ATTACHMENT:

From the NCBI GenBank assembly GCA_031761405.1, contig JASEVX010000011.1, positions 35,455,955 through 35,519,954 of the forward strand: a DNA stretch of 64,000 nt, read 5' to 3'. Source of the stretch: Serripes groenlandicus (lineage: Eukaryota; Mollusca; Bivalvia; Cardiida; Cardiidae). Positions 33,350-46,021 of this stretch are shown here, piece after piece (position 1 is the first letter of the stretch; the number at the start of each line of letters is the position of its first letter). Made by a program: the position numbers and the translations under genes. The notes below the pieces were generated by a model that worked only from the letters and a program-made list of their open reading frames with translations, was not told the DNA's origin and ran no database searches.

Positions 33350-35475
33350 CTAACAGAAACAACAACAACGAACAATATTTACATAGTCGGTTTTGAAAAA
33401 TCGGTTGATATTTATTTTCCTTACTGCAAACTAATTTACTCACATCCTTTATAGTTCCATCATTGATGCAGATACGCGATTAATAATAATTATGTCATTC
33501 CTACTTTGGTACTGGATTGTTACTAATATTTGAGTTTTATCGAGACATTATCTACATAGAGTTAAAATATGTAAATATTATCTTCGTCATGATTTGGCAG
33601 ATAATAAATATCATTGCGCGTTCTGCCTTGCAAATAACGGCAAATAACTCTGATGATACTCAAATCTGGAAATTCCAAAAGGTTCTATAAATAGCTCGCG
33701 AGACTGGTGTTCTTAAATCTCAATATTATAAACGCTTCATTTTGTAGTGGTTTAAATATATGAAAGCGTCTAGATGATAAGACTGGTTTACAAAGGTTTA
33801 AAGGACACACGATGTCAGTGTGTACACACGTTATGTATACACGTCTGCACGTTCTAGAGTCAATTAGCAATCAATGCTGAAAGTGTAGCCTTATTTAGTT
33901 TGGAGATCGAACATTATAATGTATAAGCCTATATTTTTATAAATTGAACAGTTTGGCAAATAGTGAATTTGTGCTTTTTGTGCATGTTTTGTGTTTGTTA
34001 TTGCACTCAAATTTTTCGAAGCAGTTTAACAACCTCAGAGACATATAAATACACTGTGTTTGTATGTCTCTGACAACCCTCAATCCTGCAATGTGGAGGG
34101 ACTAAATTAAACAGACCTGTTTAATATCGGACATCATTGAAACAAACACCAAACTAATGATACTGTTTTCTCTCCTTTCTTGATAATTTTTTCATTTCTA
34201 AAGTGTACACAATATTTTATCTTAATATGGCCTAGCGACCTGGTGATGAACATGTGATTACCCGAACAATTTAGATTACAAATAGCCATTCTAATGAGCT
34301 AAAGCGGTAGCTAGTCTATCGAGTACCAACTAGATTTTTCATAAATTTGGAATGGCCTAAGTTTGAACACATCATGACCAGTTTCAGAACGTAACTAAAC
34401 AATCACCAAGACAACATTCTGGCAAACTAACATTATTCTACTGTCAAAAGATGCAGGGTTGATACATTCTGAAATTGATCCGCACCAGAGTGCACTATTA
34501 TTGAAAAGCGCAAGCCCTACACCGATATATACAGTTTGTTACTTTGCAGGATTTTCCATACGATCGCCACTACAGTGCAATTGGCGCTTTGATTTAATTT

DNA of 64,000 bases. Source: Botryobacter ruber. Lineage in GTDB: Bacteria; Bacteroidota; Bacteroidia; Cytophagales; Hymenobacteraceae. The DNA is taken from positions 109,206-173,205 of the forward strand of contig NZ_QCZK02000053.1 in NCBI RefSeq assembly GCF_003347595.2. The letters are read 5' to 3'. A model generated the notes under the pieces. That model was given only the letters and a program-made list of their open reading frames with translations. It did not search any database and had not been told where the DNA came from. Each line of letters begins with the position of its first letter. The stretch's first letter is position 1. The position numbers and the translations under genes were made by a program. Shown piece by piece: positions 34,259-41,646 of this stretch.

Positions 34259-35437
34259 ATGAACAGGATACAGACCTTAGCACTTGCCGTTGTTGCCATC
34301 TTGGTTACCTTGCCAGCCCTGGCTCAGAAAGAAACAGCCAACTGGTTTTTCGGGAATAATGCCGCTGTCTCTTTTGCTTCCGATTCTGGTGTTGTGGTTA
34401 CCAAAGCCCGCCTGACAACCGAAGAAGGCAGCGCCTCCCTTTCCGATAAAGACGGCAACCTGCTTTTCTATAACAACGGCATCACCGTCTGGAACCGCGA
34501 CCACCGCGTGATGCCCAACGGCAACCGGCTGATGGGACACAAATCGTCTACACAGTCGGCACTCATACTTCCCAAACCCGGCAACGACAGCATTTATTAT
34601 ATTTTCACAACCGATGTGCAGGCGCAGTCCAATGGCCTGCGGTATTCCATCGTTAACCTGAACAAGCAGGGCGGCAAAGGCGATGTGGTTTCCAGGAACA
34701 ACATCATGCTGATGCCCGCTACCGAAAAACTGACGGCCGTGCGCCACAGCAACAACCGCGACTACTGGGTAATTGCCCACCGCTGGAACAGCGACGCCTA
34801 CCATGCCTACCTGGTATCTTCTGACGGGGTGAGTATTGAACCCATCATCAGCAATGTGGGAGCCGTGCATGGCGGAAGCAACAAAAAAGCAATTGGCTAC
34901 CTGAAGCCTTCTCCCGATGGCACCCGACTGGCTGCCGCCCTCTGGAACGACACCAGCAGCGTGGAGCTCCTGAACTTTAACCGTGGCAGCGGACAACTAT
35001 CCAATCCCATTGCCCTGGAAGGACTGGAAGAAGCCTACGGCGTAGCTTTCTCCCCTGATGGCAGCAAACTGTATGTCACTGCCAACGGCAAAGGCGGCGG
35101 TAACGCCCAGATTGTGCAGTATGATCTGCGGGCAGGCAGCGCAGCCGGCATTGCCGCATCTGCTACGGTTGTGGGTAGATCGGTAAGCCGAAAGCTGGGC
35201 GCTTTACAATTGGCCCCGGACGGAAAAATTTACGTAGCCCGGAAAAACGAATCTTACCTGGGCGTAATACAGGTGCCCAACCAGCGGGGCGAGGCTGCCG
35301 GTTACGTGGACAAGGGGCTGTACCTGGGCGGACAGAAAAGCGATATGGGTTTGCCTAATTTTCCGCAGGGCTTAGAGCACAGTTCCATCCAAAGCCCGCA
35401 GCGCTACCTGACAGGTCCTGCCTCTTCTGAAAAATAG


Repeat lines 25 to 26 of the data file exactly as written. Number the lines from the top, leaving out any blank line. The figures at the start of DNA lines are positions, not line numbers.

34901 CTGAAGCCTTCTCCCGATGGCACCCGACTGGCTGCCGCCCTCTGGAACGACACCAGCAGCGTGGAGCTCCTGAACTTTAACCGTGGCAGCGGACAACTAT
35001 CCAATCCCATTGCCCTGGAAGGACTGGAAGAAGCCTACGGCGTAGCTTTCTCCCCTGATGGCAGCAAACTGTATGTCACTGCCAACGGCAAAGGCGGCGG